The LA Times reported in 2015 that in the place known as Prison Valley, Colorado is home to 11 state and federal lockups, more than 7,500 inmates do time near two communities that have the feel of college towns — an odd coupling that can create tension and conflict perhaps found nowhere else in America. Fremont County (population 46,000) has Colorado’s biggest per capita population of prison inmates, a rate that’s also one of the nation’s highest.
The United States Holocaust Museum tells us:
From its rise to power in 1933, the Nazi regime built a series of detention facilities to imprison and eliminate so-called “enemies of the state.” Most prisoners in the early concentration camps were German Communists, Socialists, Social Democrats, Roma (Gypsies), Jehovah’s Witnesses, homosexuals, and persons accused of “asocial” or socially deviant behavior. These facilities were called “concentration camps” because those imprisoned there were physically “concentrated” in one location.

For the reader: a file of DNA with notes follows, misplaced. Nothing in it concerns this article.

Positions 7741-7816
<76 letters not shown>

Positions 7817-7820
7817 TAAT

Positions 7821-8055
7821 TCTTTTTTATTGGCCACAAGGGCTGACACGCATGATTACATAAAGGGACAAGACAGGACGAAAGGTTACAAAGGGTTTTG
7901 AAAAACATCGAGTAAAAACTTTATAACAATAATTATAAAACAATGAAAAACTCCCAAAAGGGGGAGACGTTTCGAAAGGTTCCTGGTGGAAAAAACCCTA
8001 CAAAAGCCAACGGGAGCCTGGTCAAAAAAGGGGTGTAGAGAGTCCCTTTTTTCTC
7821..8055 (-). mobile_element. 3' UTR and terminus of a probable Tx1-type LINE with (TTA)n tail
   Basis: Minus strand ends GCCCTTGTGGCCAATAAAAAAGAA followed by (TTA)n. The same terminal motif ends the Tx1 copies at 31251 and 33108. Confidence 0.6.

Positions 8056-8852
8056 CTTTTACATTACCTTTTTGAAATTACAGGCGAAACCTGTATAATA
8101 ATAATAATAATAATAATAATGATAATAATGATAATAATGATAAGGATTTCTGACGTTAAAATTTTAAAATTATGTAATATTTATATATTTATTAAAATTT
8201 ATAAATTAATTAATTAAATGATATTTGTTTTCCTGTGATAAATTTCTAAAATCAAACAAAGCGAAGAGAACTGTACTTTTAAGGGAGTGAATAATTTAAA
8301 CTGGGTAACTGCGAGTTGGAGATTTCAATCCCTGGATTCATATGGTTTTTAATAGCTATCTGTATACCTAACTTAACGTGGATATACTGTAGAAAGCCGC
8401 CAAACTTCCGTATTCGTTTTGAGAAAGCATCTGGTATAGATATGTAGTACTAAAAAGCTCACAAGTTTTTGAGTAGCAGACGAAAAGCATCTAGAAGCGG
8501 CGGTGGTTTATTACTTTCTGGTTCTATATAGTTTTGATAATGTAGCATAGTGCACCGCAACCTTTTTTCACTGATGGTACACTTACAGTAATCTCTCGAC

Between 1933 and 1945, Nazi Germany and its allies established more than 40,000 camps and other incarceration sites. The perpetrators used these sites for a range of purposes, including forced labor, detention of people thought to be enemies of the state, and mass murder. The total number of sites is based upon ongoing research in the perpetrators’ own records.
Millions of people were imprisoned and abused in the various types of Nazi camps. Under SS management, the Germans and their collaborators murdered more than three million Jews in the killing centers alone. Only a small fraction of those imprisoned in Nazi camps survived.
Isn’t it time that we start paying attention?